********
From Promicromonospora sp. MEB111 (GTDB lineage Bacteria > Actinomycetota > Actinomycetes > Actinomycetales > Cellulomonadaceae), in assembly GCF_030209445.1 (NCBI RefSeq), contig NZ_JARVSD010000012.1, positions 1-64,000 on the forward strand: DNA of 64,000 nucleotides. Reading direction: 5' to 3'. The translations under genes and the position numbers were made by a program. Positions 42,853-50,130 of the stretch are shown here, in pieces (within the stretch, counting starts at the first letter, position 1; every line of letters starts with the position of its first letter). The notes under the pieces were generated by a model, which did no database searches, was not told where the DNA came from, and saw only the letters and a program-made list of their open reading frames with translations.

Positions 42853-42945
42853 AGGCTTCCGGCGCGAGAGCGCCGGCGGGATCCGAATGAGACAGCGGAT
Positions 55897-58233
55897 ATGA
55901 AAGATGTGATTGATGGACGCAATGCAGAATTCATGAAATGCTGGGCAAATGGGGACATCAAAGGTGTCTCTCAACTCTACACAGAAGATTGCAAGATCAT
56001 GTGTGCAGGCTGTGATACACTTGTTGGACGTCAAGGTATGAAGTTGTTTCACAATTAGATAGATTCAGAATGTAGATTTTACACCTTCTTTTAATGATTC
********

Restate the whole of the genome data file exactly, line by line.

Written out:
From Promicromonospora sp. MEB111 (GTDB lineage Bacteria > Actinomycetota > Actinomycetes > Actinomycetales > Cellulomonadaceae), in assembly GCF_030209445.1 (NCBI RefSeq), contig NZ_JARVSD010000012.1, positions 1-64,000 on the forward strand: DNA of 64,000 nucleotides. Reading direction: 5' to 3'. The translations under genes and the position numbers were made by a program. Positions 42,853-50,130 of the stretch are shown here, in pieces (within the stretch, counting starts at the first letter, position 1; every line of letters starts with the position of its first letter). The notes under the pieces were generated by a model, which did no database searches, was not told where the DNA came from, and saw only the letters and a program-made list of their open reading frames with translations.

Positions 42853-42945
42853 AGGCTTCCGGCGCGAGAGCGCCGGCGGGATCCGAATGAGACAGCGGAT
Positions 55897-58233
55897 ATGA
55901 AAGATGTGATTGATGGACGCAATGCAGAATTCATGAAATGCTGGGCAAATGGGGACATCAAAGGTGTCTCTCAACTCTACACAGAAGATTGCAAGATCAT
56001 GTGTGCAGGCTGTGATACACTTGTTGGACGTCAAGGTATGAAGTTGTTTCACAATTAGATAGATTCAGAATGTAGATTTTACACCTTCTTTTAATGATTC